As with Kick-Ass, the previous collaboration between director Matthew Vaughn and comics writer Mark Millar, Kingsman: The Secret Service bears a curious relationship with the eponymous comic book by Millar and Dave Gibbons.  The film is very loosely based on the comic, in  the way that I think all of Millar’s work ought to be; Vaughn has taken the broadest strokes from the source material and done his own riff unfettered by fidelity.  Millar’s work always has a darkly cynical edge to it, refusing to pander to the reader’s expectations and instead shocking him with truly grotesque violence and profanity.  As before, Vaughn’s adaptation is more earnest, more interested in deconstructing and rebuilding a film genre than in disparaging convention.

A point-by-point comparison would be somewhat facile (EW’s done a “top five” if you’re interested – beware spoilers in the comments), but case in point – the book unfolds the mystery of who’s been abducting science-fiction icons.  Sidebar for a fun fact: the book opens with the abduction of Mark Hamill; the film opens with the kidnapping of a climate change scientist played by Hamill.  The film, however, tells us fairly early on that Valentine is the villain, and where the book derided Valentine for being a simpering nerd, Sam Jackson’s antagonist is steeped in deliberate camp because he’s a self-conscious throwback to the James Bond villains of old.

As someone who spent the last two years tearing through the James Bond film franchise, seeing Kingsman’s loving critique of the gentleman spy brought a warmth to my heart, one that overrode my occasional frustration with the film’s more excessive laddish humor (cranked up more than in any of Vaughn’s other work, alas).  The film gives us a very suave Bond-esque figure, promptly dispenses with him, and then gives us something even better in the form of Harry Hart, the role that Colin Firth seems to have been waiting to play.  His entire performance exudes a sense of, “Look, I’ve won the Oscar for playing royalty, thanks very much.  But what I’d really like to do is be James Bond.”  He came close with Tinker Tailor Soldier Spy (with his costar Mark Strong turning up here as Merlin, the Kingsman agency’s tech guru).  But Kingsman is Firth’s moment to shine, and boy, is he dapper as ever.  Jackson brings plenty of charisma as the villain, though honestly he’s just playing himself with a lisp (“Do I look like I give a ----?” could be either Valentine’s quip or Jackson’s response to a dull interview); Firth, on the other hand, is all class, the kind of man that every male moviegoer ought to want to be.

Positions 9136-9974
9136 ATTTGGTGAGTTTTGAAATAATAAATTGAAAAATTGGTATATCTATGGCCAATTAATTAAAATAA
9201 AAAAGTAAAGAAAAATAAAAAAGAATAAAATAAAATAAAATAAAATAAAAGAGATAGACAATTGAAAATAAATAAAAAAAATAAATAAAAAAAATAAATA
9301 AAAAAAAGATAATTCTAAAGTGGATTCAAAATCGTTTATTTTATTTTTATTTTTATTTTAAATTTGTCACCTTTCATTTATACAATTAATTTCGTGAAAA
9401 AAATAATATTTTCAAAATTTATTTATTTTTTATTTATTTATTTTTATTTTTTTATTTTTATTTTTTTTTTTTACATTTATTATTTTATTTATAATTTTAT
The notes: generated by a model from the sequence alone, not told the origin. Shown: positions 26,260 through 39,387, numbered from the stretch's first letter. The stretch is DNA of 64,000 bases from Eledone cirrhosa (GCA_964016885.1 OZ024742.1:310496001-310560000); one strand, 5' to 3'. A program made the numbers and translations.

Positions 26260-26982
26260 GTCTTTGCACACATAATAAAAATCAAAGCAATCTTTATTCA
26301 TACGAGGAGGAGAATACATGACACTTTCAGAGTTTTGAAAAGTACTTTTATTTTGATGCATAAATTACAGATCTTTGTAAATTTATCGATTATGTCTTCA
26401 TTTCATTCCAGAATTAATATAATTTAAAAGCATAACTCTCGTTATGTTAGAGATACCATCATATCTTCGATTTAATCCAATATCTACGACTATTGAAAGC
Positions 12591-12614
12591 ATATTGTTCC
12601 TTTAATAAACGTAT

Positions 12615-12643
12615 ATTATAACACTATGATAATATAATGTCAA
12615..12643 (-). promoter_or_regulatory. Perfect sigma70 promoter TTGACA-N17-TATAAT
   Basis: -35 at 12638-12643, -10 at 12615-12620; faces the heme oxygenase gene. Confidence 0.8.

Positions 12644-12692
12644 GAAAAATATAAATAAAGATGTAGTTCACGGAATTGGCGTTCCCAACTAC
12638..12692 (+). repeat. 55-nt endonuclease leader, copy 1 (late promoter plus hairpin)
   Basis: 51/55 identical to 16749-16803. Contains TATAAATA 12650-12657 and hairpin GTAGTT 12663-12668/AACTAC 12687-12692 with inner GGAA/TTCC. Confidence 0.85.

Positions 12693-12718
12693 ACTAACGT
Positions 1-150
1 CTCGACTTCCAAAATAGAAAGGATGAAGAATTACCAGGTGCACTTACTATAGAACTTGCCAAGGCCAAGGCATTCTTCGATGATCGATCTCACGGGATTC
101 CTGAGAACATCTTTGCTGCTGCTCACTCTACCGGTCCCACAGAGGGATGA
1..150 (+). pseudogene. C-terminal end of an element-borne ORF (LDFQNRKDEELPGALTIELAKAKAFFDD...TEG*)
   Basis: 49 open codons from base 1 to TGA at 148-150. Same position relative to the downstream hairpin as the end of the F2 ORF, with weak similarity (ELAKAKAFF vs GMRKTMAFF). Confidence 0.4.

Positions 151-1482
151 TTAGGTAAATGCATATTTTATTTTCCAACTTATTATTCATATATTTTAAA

Throughout it all, though, Vaughn never fails to keep it fun, never sacrificing entertainment value for self-consciousness.  In part, this is because the characters are themselves reveling in the act of nostalgia, fondly recalling the quirks and clichés of James Bond and his similarly initialed comrades (Jason Bourne, Jack Bauer, et al).  But the greater strength is that Vaughn doesn’t lean too heavily on genre, instead giving us resplendently engaging action sequences for which the allusions to monologuing villains and underground lairs are mere (but in the latter case, literal) set decoration.